I recently had the "joy" of purchasing a new car. I use the word joy in quotes because it was the biggest hassle and I almost just kept the old car and was trying to figure out which mechanic I was going to love seeing every year for the next 5 or 6 years. Like the person you are going to marry, you need to make sure that your mechanic is 'the one,' after all their new boat or fancy tire machine might be all directly due to the issues you are having with your car.

So, back to the new car purchase. I found the least expensive all-wheel drive car that I could find, in a manual transmission, and when to the dealer to put an order in for it. I was told it would be about two months. No problem I'll wait.

What really happened when I went car shopping?


Ordering a new car was something I never thought was something a 'normal person' would do. It wasn't fancy, just no Subaru dealers had the car in stock, in a manual, so I had to order it. Yes, you do have to pay a deposit, but it is refundable if you don't like the car or just change your mind. The dealer calls me a month later to say, that they are no longer going to make the 2023's so, they rolled my order over to a 2024 and by the way it's not going to be a manual (2023 is the last for Subaru Impreza) and it will cost you $900 more. Ok, cancel that deal. But I didn't. More on that later.

Why should you never buy a car in Connecticut or New Jersey?

Women hand holding car key,remote control car system

Ok, let me be transparent, I have bought cars in both of these states, but had no idea at the time that I was paying a much higher "DOC fee" than I would have in New York State. I bought my 1996 Honda Civic in Connecticut and my 2007 Mini Cooper S, in New Jersey.

New York is one of the lowest-cost states for this 'DOC fee' thing. What is a DOC fee? The DOC fee is a documentation fee, it is the cost of processing all of your paperwork, not only through their dealership but also with a finance company and the paperwork with the DMV. New York's DOC fee max's out at $175.

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Can a dealer charge you more for not financing a car through them?

I had one dealership tell me that they were going to charge me $500 for not financing the car through them. I did a double-take on that one. I had gotten pre-approved by my bank so I knew exactly how much 'car and payment' I could afford each month. Pay that fee? I asked them if they were nuts. A few minutes later, that $500 fee was gone.

How many parts are there to a car deal?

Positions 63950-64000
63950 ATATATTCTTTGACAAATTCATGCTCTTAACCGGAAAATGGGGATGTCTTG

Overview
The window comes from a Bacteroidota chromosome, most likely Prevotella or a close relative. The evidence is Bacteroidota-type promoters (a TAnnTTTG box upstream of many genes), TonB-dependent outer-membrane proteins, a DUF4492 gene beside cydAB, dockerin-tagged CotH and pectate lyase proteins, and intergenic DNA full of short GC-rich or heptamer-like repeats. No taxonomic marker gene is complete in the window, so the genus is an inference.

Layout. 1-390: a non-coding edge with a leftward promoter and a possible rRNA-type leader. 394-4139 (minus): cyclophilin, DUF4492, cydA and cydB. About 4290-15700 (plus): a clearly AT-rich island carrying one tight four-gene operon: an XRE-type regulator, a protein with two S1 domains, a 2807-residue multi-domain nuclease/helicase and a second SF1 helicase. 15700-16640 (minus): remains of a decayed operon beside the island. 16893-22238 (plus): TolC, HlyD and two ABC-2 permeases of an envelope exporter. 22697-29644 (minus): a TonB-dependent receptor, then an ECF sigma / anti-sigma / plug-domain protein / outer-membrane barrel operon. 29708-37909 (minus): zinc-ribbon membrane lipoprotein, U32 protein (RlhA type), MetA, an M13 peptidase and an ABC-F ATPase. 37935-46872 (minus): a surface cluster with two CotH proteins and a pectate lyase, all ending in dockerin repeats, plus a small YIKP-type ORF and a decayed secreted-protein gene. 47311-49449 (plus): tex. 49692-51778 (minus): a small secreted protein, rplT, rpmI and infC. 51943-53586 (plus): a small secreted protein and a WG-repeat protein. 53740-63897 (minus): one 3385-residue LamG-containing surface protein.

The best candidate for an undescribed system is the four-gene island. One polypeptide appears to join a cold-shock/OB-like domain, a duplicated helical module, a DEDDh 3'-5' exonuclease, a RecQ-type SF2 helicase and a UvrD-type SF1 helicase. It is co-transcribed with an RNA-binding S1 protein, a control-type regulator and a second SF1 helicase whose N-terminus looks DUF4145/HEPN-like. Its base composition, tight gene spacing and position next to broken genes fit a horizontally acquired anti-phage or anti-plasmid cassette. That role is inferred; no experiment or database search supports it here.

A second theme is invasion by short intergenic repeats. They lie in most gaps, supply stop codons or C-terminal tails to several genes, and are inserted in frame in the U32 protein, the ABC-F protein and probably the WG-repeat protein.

Turns out there are three parts. The amount you are going to get for your trade-in, if you have one. You can always ask to get more for your trade-in. Say, your numbers are off my $300-$500, ask for more for your trade, or take money off the car. Will they, do it? You never know until you ask.  The second part of the deal is for the actual amount of the car with the accessories. Want the floor mats? Ask them to throw them in. They can always say no. I refused to purchase a car until one company (this was years ago) gave me a coffee mug that fit in the cup holders. It cost them nothing, and I felt like I won.

The third part of the deal is for the financing. They want you to finance with them. Save this part for last, if you have already a budget or are not going to finance with them. Let them think you are financing with them until the last minute. Also, don't sign anything that looks like a credit inquiry if you don't want to finance with them either.

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Be willing to walk away if the numbers don't line up when shopping.

I left a car dealership in Nyack, after spending three hours with them all because they wouldn't work with me for another $600. I understand this is a business, but I also was ready to go, knew what I wanted, had financed, and knew how much my trade was worth. Yep, $600. On the way out of there, I called another dealership, in Poughkeepsie, which had almost the exact same car in stock, talked to the salesperson on the phone, negotiated it all on the phone and was driving that new car off the lot in Poughkeepsie later that same day. Yes, the Nyack dealership reached out three days later to let me know they were now willing to do the numbers that I wanted. Too late, already bought the car.

So, what happened with the car I was going to order?

I did walk into the Subaru dealership and canceled the order. I also asked if they had a better idea as to when the car I ordered would arrive. They did. I was told the middle to end of May. Four months after I originally ordered it. Was it the dealership's fault, no, and I would consider working with them in the future. At this time, I guess it worked out the way it was supposed to. I am happy with all of it, except that now I have a monthly car payment.

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